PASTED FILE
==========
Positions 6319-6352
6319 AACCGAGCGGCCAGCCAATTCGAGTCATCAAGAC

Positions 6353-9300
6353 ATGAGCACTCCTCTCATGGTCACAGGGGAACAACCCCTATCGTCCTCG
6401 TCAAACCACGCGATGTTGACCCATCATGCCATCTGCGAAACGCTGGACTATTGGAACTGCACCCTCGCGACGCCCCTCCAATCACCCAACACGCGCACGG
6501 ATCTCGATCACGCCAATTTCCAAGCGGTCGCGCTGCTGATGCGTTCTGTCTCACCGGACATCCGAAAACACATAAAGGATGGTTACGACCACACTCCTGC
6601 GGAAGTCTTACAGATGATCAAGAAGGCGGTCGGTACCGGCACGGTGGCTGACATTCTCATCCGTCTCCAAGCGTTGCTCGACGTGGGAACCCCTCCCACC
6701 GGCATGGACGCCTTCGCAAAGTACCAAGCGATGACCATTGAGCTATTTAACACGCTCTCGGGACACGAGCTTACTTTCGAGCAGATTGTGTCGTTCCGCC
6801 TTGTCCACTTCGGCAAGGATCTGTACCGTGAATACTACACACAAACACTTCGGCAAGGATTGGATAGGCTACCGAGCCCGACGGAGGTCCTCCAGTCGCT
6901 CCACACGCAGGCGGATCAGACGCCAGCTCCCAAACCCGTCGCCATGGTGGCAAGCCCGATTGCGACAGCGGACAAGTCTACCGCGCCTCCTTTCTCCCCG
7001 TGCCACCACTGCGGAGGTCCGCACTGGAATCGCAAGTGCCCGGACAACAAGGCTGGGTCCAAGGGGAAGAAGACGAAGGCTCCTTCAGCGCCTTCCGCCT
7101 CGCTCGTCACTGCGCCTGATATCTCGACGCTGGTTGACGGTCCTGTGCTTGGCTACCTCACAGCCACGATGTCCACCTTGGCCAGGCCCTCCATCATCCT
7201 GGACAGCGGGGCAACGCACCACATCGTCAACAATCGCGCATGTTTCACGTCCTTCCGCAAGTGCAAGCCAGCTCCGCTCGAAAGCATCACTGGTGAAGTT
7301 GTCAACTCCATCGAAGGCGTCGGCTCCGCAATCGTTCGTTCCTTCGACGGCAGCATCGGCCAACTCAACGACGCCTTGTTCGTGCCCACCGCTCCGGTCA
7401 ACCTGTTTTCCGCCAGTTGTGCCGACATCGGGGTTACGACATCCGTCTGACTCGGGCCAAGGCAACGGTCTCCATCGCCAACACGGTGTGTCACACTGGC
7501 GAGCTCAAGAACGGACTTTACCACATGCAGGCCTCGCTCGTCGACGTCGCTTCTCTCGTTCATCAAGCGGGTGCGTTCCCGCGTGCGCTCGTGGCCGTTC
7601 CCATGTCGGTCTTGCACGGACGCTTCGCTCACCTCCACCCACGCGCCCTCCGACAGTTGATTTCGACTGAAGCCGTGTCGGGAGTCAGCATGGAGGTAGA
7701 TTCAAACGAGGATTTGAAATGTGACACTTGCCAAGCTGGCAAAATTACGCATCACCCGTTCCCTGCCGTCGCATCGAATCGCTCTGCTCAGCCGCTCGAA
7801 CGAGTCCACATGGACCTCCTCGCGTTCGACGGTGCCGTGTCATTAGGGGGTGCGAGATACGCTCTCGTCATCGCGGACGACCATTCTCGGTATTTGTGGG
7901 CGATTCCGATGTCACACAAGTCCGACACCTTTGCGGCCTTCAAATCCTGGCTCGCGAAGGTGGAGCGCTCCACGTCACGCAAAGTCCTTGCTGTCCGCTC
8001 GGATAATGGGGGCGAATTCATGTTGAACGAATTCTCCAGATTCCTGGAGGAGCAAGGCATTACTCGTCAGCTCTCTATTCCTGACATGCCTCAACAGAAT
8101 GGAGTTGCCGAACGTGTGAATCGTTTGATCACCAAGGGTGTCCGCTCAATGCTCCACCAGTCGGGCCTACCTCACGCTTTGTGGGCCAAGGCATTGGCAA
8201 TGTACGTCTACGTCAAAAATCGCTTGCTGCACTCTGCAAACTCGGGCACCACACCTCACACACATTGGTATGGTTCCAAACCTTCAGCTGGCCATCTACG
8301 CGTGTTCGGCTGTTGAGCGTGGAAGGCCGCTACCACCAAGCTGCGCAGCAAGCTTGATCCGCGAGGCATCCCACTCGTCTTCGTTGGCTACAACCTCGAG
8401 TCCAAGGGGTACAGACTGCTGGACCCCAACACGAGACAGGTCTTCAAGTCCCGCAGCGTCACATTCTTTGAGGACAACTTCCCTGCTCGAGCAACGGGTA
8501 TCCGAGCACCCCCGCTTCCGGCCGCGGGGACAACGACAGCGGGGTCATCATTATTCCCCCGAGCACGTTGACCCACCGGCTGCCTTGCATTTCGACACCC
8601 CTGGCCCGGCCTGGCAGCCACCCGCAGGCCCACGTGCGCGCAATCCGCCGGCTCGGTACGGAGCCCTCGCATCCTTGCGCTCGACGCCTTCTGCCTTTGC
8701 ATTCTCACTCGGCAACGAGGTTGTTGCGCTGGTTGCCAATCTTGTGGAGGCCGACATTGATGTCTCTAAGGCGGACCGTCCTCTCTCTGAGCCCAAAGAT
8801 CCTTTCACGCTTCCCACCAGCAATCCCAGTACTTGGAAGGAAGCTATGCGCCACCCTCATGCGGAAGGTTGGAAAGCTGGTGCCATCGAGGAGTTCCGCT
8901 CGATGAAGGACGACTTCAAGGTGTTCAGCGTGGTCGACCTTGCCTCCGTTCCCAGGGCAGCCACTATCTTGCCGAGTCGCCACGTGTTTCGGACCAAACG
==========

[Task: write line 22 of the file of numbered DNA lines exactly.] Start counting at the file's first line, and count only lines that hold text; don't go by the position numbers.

8101 GGAGTTGCCGAACGTGTGAATCGTTTGATCACCAAGGGTGTCCGCTCAATGCTCCACCAGTCGGGCCTACCTCACGCTTTGTGGGCCAAGGCATTGGCAA